Saturday, November 3, 2007
To work phone magic with the production crew compositing my book, I have to use up some precious author-interaction credit (limited by company policy). This is where their understandable budget/schedule constraints clash with my responsibilities to photographers, agencies, distributors who have supplied photos. Understandable, because the outsource crew has to prepare prepress materials for 54 other books at the same time. But just a bit of voice-to-voice interactive (long overdue) cuts through the fog of a dozen emails; a ruler and a specking wheel squash a dispute over the aspect ratio of a photograph; finally, the facts on the page dissolve dissent. Sort of in gratitude, I learn some Adobe electronic editing acrobatics to save them time entering corrections.
Mottled clouds over Mott Street. Facing each other at the café's adjacent window tables, the foursome resume their tete a tete or cross talk, pick up the threads from the previous week. The first November chill brings out warm weather winter plans to swoop down on relatives in the Caribbean. A gaunt dark-eyed thirtyish Italian approaches Rachel on the bench, her back to the street, and shakes her hand. "Cadaques," he reminds her by way of introduction. "Oh yes." Cadaques, once a small fishing village perched on a rocky promontory on the Basque coast, beyond Figueroa and Barcelona, is Rachel's second home and a place in common for all the others. Because the Hotel Port Lligat, next to Salvador Dali's studio, was an early discovery of my mother's and a summer childhood haunt, Cadaques has become a conversational beachhead.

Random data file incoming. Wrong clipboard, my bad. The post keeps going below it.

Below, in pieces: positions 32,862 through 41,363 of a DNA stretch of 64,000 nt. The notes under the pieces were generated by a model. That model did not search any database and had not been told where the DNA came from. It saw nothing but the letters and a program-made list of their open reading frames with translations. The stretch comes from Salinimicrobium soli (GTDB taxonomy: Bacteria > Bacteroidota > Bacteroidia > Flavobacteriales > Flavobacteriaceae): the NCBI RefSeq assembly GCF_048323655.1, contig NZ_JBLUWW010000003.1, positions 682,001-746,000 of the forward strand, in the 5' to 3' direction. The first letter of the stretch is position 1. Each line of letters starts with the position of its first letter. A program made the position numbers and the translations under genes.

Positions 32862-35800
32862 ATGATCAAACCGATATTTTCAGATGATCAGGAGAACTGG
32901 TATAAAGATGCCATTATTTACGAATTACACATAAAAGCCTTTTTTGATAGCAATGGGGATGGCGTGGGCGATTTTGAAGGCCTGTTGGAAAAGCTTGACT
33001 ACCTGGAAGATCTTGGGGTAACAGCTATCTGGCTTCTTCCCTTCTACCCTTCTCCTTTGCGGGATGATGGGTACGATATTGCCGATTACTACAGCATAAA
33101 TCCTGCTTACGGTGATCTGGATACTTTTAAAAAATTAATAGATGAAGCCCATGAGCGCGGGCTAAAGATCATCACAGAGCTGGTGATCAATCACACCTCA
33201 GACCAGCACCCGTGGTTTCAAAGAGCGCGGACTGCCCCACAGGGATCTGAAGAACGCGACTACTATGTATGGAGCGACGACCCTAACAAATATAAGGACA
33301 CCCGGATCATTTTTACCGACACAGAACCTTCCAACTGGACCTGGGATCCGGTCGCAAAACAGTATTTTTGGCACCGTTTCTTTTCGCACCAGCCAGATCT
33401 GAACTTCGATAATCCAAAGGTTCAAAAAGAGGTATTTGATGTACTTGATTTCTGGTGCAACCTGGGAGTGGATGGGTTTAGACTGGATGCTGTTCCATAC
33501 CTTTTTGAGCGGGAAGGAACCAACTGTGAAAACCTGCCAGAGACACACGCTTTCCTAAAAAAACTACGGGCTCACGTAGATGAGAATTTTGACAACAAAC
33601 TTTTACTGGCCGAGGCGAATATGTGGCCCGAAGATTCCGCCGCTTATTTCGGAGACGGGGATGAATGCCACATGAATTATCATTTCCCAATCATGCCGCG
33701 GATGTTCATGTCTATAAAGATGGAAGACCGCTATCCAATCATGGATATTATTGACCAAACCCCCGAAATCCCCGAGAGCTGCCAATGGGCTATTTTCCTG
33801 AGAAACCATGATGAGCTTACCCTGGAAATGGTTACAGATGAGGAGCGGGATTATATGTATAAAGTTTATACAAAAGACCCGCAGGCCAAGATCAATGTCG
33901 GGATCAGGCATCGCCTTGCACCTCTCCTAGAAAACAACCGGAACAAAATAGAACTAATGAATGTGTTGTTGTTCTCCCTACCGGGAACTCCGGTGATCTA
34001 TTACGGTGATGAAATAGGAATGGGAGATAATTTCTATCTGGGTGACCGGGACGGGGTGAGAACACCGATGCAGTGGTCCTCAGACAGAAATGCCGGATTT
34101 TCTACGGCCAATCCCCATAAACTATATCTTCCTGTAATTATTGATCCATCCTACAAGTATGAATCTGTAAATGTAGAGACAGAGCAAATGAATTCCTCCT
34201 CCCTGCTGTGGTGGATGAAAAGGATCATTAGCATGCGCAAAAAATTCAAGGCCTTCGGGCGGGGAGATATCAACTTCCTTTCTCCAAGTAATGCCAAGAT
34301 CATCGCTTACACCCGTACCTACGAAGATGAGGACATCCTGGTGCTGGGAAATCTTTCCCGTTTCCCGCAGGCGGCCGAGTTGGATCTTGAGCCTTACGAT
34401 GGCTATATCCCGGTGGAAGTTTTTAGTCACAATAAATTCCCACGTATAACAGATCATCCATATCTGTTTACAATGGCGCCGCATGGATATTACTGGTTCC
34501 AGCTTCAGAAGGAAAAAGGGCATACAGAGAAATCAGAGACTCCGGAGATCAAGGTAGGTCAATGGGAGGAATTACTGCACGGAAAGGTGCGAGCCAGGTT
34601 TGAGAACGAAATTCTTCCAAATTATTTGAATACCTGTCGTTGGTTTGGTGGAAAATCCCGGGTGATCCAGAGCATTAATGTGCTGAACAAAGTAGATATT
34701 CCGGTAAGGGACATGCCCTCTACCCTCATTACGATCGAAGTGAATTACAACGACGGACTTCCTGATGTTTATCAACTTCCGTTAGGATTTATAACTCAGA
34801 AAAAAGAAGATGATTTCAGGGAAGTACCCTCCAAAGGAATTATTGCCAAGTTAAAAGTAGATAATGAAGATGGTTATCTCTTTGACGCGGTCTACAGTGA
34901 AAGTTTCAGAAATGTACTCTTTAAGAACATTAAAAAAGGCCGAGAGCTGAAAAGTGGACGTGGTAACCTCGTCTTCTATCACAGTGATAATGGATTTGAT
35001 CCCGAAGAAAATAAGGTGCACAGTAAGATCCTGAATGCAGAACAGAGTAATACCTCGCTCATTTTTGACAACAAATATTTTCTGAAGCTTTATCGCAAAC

at 3:06 PM